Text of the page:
One example of this double-edged sword is his use of Shakespeare, who seems to make an appearance on every other page of Zen in English Literature. Blyth places Shakespeare at the outset of his work next to a Zen classic, invoking the two as his highest authorities:
Throughout this book and throughout life itself, one thing must never be forgotten: "In the three worlds, everything depends on the mind" [from the Hojoki], that is, "Nothing is either good or bad, but thinking makes it so."
This quotation from Hamlet becomes a refrain that shows up at key moments in the book, a kind of epigraph that, as it is continually developed, becomes the summary of the truth of Zen and Shakespeare. For, as Blyth explains, the bard's greatness is that he "looks steadily at the object," which is also the ultimate goal that Zen hopes to achieve:
These thoughts about things, this colouring of things by the emotions, that is, the desires and antipathies of the mind, – this is what Zen wishes us, above all things, to do away with.
Although it is practically a truism that Shakespeare's allusiveness, his ability to put on the cloak of any of his characters and speak genuinely as him or her, is precisely his genius, Blyth goes one step further and argues that this is also the essence of Zen, that is, Truth. From this perspective, Shakespeare's works becomes the paragon of religious poetry.
Shakespeare is just one author whose work takes on deeper meaning after Blyth's treatment of it. Cervantes' Don Quixote, for example, becomes "Zen incarnate," a character who "surpasses Hakuin, Rinzai, Enô, Daruma and Shakamuni [the Buddha] himself" in his embodiment of Zen ideals. Rather than following the traditional interpretation that Don Quixote is a fool, Blyth invites the reader to see him as "the vision of Truth" inadequately put into practice, whose story illuminates "the underlying sense of shame that our lives are directed to the acquisition of all the things Don Quixote so rightly despised." Other authors Blyth treats at length include Dickens, Stevenson, Wordsworth, and Keats, in each case compelling the reader to view their works anew.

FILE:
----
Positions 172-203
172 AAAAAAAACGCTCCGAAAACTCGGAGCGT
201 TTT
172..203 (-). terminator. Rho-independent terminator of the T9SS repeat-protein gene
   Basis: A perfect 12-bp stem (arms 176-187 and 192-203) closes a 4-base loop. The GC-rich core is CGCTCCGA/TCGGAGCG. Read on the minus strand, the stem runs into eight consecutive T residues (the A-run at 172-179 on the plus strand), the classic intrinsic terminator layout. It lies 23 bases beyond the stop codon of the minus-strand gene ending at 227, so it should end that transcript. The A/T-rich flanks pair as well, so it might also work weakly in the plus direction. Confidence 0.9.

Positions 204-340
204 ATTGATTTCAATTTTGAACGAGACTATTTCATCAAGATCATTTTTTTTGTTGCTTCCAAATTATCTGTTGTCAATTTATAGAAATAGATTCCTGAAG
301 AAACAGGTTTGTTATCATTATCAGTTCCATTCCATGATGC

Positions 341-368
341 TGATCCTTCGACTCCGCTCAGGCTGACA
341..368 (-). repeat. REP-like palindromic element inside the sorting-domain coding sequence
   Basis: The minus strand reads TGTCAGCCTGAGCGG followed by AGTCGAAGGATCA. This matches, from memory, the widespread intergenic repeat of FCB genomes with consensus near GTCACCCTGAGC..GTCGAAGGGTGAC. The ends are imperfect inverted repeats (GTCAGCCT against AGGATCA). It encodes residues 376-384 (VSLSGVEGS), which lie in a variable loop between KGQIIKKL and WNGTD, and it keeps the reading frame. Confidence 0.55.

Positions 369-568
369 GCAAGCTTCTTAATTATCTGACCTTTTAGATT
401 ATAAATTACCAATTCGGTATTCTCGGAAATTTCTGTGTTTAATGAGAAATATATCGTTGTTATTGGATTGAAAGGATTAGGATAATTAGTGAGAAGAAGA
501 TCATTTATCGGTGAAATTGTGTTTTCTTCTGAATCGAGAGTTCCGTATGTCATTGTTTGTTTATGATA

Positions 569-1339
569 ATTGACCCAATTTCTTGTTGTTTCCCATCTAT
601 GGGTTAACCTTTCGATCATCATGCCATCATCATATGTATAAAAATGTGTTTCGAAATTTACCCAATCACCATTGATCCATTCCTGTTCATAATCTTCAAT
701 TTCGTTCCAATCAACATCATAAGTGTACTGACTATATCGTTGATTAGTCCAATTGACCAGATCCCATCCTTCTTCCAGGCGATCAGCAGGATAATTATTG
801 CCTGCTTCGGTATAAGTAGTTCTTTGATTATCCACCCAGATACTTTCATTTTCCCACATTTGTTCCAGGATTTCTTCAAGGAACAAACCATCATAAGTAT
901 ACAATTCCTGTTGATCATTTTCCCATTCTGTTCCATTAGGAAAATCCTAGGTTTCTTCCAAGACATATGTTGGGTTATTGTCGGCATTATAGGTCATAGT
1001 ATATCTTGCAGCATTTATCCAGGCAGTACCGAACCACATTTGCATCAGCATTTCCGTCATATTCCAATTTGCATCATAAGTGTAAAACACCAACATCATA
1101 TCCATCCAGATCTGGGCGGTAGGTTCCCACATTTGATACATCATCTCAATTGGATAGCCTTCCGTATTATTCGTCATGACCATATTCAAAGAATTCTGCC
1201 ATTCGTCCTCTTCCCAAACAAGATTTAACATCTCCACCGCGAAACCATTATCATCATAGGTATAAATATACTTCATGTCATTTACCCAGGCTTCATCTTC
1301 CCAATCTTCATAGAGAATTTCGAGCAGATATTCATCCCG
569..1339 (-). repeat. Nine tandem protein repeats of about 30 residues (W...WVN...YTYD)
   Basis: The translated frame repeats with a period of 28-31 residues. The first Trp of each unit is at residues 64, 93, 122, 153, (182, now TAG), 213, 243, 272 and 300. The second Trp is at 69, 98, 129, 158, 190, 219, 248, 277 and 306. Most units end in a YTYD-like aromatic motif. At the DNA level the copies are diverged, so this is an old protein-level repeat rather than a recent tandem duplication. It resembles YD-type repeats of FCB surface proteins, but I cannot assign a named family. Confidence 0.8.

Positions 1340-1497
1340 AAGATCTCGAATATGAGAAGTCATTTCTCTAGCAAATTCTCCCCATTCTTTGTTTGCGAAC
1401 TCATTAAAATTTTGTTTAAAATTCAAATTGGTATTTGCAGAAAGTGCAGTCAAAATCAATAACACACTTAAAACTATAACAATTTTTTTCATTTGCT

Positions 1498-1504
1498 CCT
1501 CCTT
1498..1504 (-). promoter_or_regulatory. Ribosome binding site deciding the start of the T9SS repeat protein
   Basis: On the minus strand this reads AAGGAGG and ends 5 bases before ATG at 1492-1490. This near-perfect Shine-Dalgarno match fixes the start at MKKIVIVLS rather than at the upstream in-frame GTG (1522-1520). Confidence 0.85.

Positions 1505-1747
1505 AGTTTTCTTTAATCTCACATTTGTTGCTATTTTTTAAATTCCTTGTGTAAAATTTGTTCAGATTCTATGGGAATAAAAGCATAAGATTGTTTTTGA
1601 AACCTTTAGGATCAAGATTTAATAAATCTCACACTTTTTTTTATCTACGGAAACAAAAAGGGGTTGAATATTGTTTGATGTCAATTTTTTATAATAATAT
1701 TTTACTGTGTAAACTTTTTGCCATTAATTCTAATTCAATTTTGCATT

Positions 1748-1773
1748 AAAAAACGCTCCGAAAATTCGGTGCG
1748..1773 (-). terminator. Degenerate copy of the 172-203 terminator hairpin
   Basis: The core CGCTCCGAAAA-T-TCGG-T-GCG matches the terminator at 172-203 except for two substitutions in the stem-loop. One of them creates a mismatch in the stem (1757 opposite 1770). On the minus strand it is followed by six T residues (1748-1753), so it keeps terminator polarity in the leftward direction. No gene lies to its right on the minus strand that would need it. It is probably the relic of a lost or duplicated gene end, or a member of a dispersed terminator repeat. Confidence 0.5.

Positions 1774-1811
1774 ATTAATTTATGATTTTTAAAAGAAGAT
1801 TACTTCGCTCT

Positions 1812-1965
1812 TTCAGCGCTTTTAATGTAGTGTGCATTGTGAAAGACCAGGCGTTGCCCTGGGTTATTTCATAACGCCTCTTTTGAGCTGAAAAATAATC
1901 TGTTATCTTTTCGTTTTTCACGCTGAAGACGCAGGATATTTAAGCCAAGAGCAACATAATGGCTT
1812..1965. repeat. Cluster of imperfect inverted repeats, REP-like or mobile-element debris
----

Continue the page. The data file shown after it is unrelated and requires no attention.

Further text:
The force of Zen in English Literature is that it touches upon as many literary heroes as possible, demonstrating how pervasive is the truth he espouses. But this is also the book's weakness. It serves as an introduction rather than an in-depth criticism, and, like any introduction, risks skimming on the surface of the topics he brings up. For example, in his chapter on "Figures of Speech," Blyth introduces the idea that "figures of speech are jumps, jumps out of appearance into reality, a return to the Unity of things, to the ever-blessed One," rather than just interesting ways of describing the mundane. He even goes so far as to condone one of my favorite pastimes, saying, "The mixing of metaphors... far from being a vice, is the highest of virtues, if you can do it properly." Though the author begins to describe how different kinds of figures of speech (simile, metaphor, metonymy, etc.) relate to his mystical monism, he fails to offer anything more than a brief sketch.
Yet literary criticism, on the whole, has focused too exclusively on the minutiae for too long. A change is due. The breadth Blyth displays in Zen in English Literature and the Oriental Classics is increasingly becoming a necessity as globalization continues to thrust disparate cultures into one another's arms. The ability to communicate with each other is now a necessity, not a luxury. Blyth, however, anticipated the coming interconnection of East and West and set up a dialogue between the classics of both worlds, fostering mutual understanding, that the Orient and the Occident may be less (forgive the pun) Zenophobic....more